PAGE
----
|RochesterGoesOut - Oct 98|
By Jack Garner
(Oct. 9, 1998) -- First impressions are hard to shake -- but with diverse film roles in Return to Paradise and the new Clay Pigeons, the 23-year-old actor Joaquin Phoenix can feel himself breaking free.
Most people first knew Joaquin as the younger brother of River Phoenix, and as part of an eccentric family of latter-day hippies, supposedly growing up in religious communes and traveling in the back of vans in South America, Florida and California.
Later, of course, he made the tragic 911 call after River collapsed from a drug overdose in 1993, in front of the Viper Room on L.A.'s Sunset Strip.
And then, on screen, Joaquin made his first really big impression as a VERY spooky kid who's seduced into committing murder for Nicole Kidman in "To Die For."
So your reactions to the younger Phoenix are either sadness, for what he's experienced in life, or fear, because of his ability to portray scary, weird guys on screen.
But Joaquin will be the first to tell you there's more to him than those early impressions.
True, he was born in Puerto Rico, where the family was part of the religious cult, the Children of God. But they became disillusioned with the group and had left it behind by the time Joaquin was barely three. His memories are of growing up in Florida and California, as his parents started their children on show business careers.
"I had a wonderful upbringing," Phoenix has said.
As a kid, he flirted briefly with using Leaf as his name (after all, his siblings were named River, Summer, Rain and Liberty). He eventually reverted to his birth name, after performing small child roles in SpaceCamp, Russkies and Parenthood, and some TV shows.
He first attracted serious notice as the frightening Jimmy, a demented high school kid recruited for murder by his teacher (Kidman) in To Die For.
"People say I was so scary in To Die For," Phoenix says. "But he was this lost kid, and completely manipulated by this woman. There are these dreams he has, and it's all such a lie. I have great empathy for kids who have dreams, and then people take advantage of them."
He also was darkly weird in Oliver Stone's U-Turn.
But the change came earlier this year with his extremely sympathetic turn in Return to Paradise. He was a young American, harshly imprisoned on a drug charge in Southeast Asia. And now, in Clay Pigeons, he plays a hard-luck loser who keeps bumping -- innocently -- into dead bodies.
"I've often said that the role I got in To Die For was the best and worst thing for me," Phoenix says. "I wondered if I ever would escape from it.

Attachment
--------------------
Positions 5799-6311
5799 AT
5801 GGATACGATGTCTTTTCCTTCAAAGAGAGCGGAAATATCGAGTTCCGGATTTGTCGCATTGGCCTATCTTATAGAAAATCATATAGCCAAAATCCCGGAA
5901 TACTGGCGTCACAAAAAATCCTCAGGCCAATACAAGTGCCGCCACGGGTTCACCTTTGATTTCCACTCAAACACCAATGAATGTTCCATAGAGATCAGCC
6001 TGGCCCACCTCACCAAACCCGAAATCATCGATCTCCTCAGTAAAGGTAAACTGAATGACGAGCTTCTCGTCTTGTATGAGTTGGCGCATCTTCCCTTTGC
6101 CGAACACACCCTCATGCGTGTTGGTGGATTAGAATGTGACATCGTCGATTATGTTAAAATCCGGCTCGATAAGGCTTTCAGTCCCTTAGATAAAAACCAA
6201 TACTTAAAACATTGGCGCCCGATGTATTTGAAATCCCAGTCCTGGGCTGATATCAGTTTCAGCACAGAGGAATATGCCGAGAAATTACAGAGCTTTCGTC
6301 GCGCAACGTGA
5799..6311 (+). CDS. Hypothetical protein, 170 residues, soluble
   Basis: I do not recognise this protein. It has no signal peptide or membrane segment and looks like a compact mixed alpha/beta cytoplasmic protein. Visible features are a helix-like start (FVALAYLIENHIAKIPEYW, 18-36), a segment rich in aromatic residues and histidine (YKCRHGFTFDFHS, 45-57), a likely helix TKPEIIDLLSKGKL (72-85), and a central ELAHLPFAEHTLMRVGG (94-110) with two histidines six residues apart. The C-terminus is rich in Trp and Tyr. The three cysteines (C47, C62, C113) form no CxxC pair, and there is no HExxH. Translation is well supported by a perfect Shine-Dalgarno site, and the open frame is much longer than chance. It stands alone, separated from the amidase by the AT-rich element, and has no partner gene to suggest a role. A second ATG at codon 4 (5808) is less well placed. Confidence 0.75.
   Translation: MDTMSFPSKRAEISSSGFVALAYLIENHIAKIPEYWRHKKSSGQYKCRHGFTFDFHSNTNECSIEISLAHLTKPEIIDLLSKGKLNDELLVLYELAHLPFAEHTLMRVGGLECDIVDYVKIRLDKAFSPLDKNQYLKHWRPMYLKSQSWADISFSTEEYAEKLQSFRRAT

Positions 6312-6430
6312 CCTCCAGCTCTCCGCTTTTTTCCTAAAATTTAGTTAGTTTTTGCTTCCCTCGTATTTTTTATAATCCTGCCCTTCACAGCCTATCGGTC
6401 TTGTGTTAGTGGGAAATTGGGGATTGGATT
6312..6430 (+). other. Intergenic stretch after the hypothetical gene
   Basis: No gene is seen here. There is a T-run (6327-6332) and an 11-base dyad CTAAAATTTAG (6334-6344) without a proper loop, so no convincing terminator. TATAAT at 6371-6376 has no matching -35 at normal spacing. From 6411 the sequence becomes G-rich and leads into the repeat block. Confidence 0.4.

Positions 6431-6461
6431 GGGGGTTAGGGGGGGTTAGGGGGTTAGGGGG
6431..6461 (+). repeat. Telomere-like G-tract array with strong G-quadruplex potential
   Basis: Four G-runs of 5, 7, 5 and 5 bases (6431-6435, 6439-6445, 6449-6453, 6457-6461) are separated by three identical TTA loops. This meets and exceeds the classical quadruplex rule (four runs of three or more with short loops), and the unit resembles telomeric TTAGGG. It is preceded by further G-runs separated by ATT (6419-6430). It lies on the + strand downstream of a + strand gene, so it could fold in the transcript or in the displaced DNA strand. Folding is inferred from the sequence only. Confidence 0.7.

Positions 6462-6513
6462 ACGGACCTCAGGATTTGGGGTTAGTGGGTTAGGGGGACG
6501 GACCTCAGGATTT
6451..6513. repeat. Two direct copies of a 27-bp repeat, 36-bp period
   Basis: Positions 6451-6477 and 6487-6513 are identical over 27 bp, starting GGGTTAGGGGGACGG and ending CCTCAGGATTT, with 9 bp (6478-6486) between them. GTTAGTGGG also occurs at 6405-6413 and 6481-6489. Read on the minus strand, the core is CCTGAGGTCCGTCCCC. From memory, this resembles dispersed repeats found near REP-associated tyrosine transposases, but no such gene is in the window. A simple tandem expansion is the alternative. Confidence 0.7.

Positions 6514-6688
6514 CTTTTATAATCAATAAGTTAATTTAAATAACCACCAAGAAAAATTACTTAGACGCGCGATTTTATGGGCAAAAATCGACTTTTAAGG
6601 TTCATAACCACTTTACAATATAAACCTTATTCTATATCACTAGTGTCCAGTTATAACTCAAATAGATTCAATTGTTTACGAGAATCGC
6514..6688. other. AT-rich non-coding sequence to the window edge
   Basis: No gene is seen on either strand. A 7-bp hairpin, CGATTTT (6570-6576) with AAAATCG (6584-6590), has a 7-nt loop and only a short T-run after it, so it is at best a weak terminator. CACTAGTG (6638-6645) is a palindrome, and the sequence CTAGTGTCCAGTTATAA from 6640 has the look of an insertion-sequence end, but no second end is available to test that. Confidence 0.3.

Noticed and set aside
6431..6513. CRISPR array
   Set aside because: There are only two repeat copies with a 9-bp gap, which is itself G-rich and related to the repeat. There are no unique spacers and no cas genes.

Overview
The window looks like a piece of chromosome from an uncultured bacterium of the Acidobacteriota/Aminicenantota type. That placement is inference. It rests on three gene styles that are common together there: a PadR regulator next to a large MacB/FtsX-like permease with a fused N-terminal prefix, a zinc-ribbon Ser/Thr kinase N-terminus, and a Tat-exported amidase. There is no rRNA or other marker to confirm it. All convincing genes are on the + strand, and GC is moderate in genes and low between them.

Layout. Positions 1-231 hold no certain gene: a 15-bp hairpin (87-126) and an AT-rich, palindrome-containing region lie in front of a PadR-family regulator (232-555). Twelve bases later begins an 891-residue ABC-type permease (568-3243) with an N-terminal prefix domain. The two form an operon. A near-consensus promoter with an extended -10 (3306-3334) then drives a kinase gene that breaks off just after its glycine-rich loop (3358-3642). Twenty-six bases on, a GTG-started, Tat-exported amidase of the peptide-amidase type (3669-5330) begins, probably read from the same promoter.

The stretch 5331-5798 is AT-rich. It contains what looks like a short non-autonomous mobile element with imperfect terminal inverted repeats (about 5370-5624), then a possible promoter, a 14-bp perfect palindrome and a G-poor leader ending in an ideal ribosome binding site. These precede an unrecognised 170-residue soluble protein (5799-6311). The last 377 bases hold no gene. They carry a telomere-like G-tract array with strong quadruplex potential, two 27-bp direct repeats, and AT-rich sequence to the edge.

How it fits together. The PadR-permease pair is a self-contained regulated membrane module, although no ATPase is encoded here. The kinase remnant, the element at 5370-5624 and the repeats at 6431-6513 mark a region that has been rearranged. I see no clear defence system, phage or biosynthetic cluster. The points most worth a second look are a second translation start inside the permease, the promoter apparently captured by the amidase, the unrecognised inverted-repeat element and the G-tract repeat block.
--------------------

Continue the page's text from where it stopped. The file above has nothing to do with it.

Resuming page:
"But I was confident that if I waited for the right films, it would work out."
"Other people try to pigeon-hole you, but I can't be, because my desire is too great to do all sorts of characters in films. If I had nothing to do but `To Die For' scripts, over and over, I'd make it different every time, because I have to."
Phoenix says he was drawn to Clay Pigeons because of the passion and ideas of first-time director David Dobkin. Phoenix also liked the cast Dobkin had assembled, including Vince Vaughn.
"Vince impressed immediately. First, when we met, he was so disarming," Phoenix says. "We hit it off. I love his sense of humor and outlook on life.
"And I love actors who get involved in a character and really design something, and Vince really did that. It was inspiring."
Ironically, after making Clay Pigeons, Phoenix and Vaughn found themselves working together to make Return to Paradise.
After that, Phoenix went on on to two more projects -- Joel Schumacher's 8 mm, in which he plays a sex shop clerk who introduces a detective (Nicolas Cage) to the porn world; and James Gray's The Yards, in which he plays a railroad worker whose boss is James Caan.
"But now I'm going to take it easy, and wait for something else that inspires me."
We're talking in a hotel at Toronto, and I mention that I interviewed Joaquin's brother in the same town five years ago, when River was promoting My Own Private Idaho.
"Yeah, I was here with him then," Phoenix remembers, with a smile.
I ask the young actor if he feels he's influenced somehow in his career by the spirit of his late brother.
"I don't think it gets that specific about my decisions, but I feel a great connection with his spirit and his memory."
Then he smiles again, and adds, "Actually, I don't think the movies I do mean a thing to him, because I think he's somewhere now where all this is somewhat meaningless."